The Alcohol 'Problem' Podcast-logo

The Alcohol 'Problem' Podcast

Health & Wellness Podcasts

The Alcohol Problem Podcast aims to explore the nature of problem drinking with Dr James Morris and a range of guests


United Kingdom


The Alcohol Problem Podcast aims to explore the nature of problem drinking with Dr James Morris and a range of guests




In conversation with Joe Heeney

In this episode we talk to Joe Heeney about his life and experience of alcohol problems and recovery. Joe is a former CEO of Resolve, a drug and alcohol treatment service based in Hertfordshire, which he founded in 2008 after experiencing his own drug and alcohol issues. Joe worked for 14 years in the Fire Brigade at a time when heavy drinking was normalised. Joe is now retired and lives in the Peak District with his wife. He now enjoys playing golf and spending time with his family and friends. Support the show


Evaluating the Huberman Lab alcohol episode

In this episode Dr James Morris evaluates the Huberman Lab's alcohol episode, particularly addressing why the language and terms used around alcohol problems are important. For instance, whilst the Huberman Lab's episode provides a detailed description of the ways alcohol can affect the brain, body and health, in using alcoholism terminology it overlooks a number of important issues. Notably, alcoholism is a non-scientific concept and embedded with stigma and myths about alcohol problems and their causes. Dr Morris therefore discusses why, except when people self-identify as 'alcoholics' (for instance as per Alcoholics Anonymous), scientists and the general public at large should avoid using alcoholism terminology, and instead consider terms like alcohol problems, alcohol dependence or alcohol use disorder. You can view this podcast on Youtube here. You can read more about the issues around how alcohol problems are understood in one of my articles here or one of my publications in the journal Drug and Alcohol Dependence. Support the show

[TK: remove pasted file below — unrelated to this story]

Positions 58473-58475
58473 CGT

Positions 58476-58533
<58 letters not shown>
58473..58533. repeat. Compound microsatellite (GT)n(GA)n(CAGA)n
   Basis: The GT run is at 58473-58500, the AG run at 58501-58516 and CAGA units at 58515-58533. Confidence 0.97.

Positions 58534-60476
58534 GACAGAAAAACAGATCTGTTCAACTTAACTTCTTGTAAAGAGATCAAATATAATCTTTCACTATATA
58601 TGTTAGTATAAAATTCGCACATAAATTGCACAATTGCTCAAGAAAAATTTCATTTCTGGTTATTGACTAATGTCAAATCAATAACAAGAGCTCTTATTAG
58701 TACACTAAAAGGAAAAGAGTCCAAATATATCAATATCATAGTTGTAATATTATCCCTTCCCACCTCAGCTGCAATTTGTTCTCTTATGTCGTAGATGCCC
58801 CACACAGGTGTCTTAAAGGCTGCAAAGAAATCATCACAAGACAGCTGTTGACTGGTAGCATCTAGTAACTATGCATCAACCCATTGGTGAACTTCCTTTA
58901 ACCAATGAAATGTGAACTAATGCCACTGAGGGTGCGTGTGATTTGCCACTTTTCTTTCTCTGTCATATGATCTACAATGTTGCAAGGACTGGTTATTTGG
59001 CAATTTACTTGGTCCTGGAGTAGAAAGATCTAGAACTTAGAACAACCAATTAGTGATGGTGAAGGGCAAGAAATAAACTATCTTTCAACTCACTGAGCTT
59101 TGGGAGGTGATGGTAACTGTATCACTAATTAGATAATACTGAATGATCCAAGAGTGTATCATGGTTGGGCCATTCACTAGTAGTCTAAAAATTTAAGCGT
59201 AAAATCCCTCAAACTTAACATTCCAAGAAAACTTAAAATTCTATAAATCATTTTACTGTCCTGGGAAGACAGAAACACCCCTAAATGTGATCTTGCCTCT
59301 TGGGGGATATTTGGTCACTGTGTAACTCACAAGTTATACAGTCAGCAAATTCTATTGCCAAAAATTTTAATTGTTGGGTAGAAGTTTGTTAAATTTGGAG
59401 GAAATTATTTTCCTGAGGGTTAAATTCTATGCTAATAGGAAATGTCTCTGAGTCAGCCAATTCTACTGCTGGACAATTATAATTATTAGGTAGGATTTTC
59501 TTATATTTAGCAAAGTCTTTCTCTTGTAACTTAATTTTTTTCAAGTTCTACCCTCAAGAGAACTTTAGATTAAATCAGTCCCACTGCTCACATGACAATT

Alcoholics Anonymous: what is it, how does it work?

In this episode we explore what Alcoholics Anonymous (AA) is and how it works. First we talk to Dr Hannah Glassman, a qualitative researcher and psychologist who has published multiple studies on experiences of people in AA. Next we talk to Prof John F Kelly who has conducted extensive research into how recovery and AA groups work. We examine a range of issues including the history of AA, expectations and traditions typically found in AA, who AA may or may not be suitable for, how AA may help those it does, and why it is not for everyone who experiences alcohol problems. Dr Hannah Glassman's publications on experiences of AA can be found here. Prof John F Kelly's publications on addiction and recovery can be found here. A Cochrane review into the effectiveness of AA can be found here. References mentioned in the show include: Overlapping Mechanisms of Recovery between Professional Psychotherapies and Alcoholics AnonymousDenial in addictionReconstructing ‘the Alcoholic’: Recovering from Alcohol Addiction and the Stigma this Entails Support the show


Dry January & temporary abstinence: is it worth it? With Prof. Matt Field

In this episode we talk to Prof. Matt Field about the evidence behind Dry January and temporary abstinence. We discuss what is known about the possible health and other benefits for drinkers from temporarily abstaining from alcohol. This includes who temporary abstinence may or may not be suitable for and implications for understanding drinking and alcohol addiction or dependence. Professor Matt Field is a Professor of Psychology specialising in addiction at the University of Sheffield. He has published extensively on a range of addiction related topics including evaluations of Dry January, and is involved in ongoing research on the subject. Support the show